US 20060079838 A1
This invention relates to inflatable anchor members for securing devices in an orifice. Anchor member comprises a fluid tight material having an inflatable interior. The anchor is configured to include an opening for receiving a device. The anchor may be inflated to secure the device within its opening. The anchor includes a fill line for receiving and removing fill material from the anchor. The anchor may be disposed inside the chest of a patient and inflated to secure a chest tube in position without the need for sutures. A second inflatable anchor may be used and positioned on an opposite side of an orifice from the first anchor to hinder movement of a device passing therethrough.
1. A chest tube comprising:
an elongated tubular member having an insertion end and a non-insertion end disposed on opposite ends;
said insertion end defining a plurality of holes providing communication with an interior passageway through said tubular member;
said non-insertion end being adapted for facilitating the evacuating material from said insertion end through said passageway and out said non-insertion end;
an inflatable anchor disposed around an outer circumference of said tubular member;
means for inflating said anchor; whereby inflating said anchor grips said tubular member.
2. The chest tube of
3. The chest tube of
4. The chest tube of
5. The chest tube of
6. The chest tube of
means for inflating said second inflatable anchor.
7. The chest tube of
8. A method of securing a chest tube in a desired position comprising:
inserting a chest tube in a desired position within a patient chest;
positioning an inflatable anchor defining an orifice disposed around a circumference of said chest tube adjacent and parallel to an interior side of a chest wall of said patient; and
inflating said anchor to a size suitable to restrict movement of said chest tube within said orifice.
9. The method of
positioning a second inflatable anchor having an orifice disposed around a circumference of said chest tube adjacent and parallel to an exterior side of said patient's chest wall; and
inflating said second anchor to a size suitable to constrict movement of said chest tube with said second anchor's orifice.
10. An anchor for securing a device comprising:
a first inflatable body and a second inflatable body, each of said bodies having an interior space adapted for holding a fill material and having a donut-shaped configuration; wherein an exterior surface of each of said bodies defines an orifice centrally therethrough; and
a first fill line in communication with the interior space of said first inflatable body and a second fill line in communication with the interior space of said second inflatable body; whereby inflating said bodies constricts a diameter of said orifice for preventing movement of a device passing therethrough.
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The present invention relates to novel medical insertion devices and novel means for securing said devices during treatment of a patient. More particularly, the present invention relates to novel chest tubes, intravenous lines, central lines, and peritoneal catheter devices and novel methods and means for securing these devices when treating a patient.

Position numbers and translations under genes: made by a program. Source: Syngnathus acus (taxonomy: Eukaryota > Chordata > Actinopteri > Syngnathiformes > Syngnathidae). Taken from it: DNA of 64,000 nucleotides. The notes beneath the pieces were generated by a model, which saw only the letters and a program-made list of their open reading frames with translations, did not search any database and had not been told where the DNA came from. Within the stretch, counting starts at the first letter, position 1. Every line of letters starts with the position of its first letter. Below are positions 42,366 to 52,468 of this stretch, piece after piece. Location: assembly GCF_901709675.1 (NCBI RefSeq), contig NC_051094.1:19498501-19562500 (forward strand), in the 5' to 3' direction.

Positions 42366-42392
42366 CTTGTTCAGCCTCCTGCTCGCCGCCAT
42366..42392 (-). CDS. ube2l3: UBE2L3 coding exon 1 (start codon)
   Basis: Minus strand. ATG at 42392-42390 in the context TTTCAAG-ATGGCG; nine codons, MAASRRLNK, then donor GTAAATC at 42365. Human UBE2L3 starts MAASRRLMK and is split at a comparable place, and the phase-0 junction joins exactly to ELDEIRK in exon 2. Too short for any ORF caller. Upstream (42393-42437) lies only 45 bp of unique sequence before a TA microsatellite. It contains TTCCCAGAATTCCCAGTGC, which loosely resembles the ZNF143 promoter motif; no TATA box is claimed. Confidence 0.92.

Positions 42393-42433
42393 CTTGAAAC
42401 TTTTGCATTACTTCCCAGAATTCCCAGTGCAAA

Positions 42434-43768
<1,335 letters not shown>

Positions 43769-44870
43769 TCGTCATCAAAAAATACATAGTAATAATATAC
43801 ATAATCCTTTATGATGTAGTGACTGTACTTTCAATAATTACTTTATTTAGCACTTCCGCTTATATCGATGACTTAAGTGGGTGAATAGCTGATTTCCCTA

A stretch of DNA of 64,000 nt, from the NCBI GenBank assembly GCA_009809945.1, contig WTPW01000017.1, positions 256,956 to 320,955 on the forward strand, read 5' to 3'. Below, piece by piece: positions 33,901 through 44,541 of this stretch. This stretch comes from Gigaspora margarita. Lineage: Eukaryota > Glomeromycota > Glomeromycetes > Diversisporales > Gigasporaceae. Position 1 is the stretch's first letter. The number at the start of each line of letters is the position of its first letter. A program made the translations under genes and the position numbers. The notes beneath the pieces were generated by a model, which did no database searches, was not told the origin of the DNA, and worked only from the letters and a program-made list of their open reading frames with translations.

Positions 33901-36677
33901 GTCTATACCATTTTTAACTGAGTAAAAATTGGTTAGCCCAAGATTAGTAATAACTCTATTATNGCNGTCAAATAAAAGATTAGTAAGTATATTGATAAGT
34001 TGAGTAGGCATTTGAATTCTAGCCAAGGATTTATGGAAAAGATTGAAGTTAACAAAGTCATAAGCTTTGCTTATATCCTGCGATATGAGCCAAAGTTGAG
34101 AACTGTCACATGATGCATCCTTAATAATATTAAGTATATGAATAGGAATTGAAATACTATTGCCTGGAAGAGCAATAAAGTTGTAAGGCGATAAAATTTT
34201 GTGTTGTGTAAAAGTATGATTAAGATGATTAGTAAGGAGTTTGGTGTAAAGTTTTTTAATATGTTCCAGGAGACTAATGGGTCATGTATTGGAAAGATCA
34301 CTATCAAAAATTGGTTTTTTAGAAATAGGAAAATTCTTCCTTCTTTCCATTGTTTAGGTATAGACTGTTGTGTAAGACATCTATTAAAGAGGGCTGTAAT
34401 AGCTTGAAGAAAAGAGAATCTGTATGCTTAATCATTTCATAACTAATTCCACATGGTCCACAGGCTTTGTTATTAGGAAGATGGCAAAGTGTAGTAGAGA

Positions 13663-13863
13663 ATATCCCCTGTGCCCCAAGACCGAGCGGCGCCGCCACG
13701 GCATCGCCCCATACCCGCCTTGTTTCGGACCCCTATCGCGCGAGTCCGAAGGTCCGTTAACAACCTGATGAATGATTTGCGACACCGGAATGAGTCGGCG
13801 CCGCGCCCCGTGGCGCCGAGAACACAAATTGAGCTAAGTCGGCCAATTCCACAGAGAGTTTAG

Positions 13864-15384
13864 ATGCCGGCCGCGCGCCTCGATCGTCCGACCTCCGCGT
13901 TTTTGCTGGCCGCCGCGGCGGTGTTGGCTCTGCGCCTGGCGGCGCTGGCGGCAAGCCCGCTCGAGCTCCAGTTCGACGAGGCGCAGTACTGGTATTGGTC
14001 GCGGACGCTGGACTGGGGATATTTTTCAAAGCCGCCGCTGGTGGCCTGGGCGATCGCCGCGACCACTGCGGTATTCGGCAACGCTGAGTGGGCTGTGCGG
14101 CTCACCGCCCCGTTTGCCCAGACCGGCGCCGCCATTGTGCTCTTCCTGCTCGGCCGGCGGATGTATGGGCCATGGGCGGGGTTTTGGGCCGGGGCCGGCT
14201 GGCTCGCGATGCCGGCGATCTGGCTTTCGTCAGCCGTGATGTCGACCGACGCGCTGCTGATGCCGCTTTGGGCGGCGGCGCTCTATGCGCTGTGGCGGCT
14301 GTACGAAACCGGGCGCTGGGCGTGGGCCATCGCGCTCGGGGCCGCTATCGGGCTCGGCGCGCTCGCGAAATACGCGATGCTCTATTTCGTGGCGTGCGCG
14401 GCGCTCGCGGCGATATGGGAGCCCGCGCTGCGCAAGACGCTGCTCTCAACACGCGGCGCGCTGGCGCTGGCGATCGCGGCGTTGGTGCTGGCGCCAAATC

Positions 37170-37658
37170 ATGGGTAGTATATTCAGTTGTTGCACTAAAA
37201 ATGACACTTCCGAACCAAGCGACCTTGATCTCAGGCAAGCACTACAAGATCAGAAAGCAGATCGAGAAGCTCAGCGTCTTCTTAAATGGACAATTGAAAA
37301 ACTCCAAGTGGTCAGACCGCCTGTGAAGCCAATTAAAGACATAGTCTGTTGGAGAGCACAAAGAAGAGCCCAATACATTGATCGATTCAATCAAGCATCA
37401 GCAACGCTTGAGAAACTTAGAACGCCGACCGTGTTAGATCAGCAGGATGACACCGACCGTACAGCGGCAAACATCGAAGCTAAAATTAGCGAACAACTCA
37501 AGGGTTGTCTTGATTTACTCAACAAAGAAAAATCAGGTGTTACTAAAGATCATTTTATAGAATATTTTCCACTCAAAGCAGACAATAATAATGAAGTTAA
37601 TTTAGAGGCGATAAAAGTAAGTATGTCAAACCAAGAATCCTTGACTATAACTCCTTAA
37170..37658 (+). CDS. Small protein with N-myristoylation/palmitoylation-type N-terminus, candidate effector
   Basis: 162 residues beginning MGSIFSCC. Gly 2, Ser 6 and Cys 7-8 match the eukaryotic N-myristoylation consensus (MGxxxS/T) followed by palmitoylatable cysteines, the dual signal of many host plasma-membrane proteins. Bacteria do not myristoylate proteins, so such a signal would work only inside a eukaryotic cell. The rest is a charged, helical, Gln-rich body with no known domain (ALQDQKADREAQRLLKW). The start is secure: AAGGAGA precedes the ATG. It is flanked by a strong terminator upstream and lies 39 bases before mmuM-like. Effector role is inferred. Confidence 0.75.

There are numerous situations in which it is desirable or necessary to secure a medical instrument in place in an incision, orifice or wound of a patient. This is true whether treating humans or other animals. For example, as will be appreciated, a particular need for securing a medical device arises in the event of chest trauma. In the United States, chest injuries alone are responsible for one-fourth of all trauma deaths. On the battlefield, the death rate from chest wounds is even higher. Many chest trauma casualties could be prevented through early recognition of the injury followed by prompt management. In battlefield and mass casualty situations, the ability to quickly treat multiple patients is critical.
The lungs are surrounded by a pleural sac that consists of two membranes—the visceral pleurae and the parietal pleurae. The parietal pleura lines the thoracic wall, and the visceral pleura surrounds the lung. The pleural space is the space between these two layers of pleurae and contains a thin layer of serous pleural fluid that provides lubrication for the pleurae and allows the layers of pleurae to smoothly slide over each other during respiration events.
Pneumothorax is the medical condition resulting from air entering the pleural space. Hemothorax is the medical condition resulting from blood entering the pleural space. Both of these conditions can result from an injury or trauma to the chest. More importantly, pneumothorax and hemothorax are potentially lethal unless treated promptly. Common causes of pneumothorax and hemothorax include penetrating injuries (e.g., gunshot and stab wounds or injuries occurring as the result of a surgical procedure) and blunt injuries (e.g., from direct blows, crushing injuries, blasts, or falls). Pneumothorax may also occur as a result of the use of positive end-expiratory pressure (PEEP) in connection with mechanical ventilation procedures, or spontaneously as a result of emphysematous blebs (air spaces that may occur in the lung as a result of emphysema).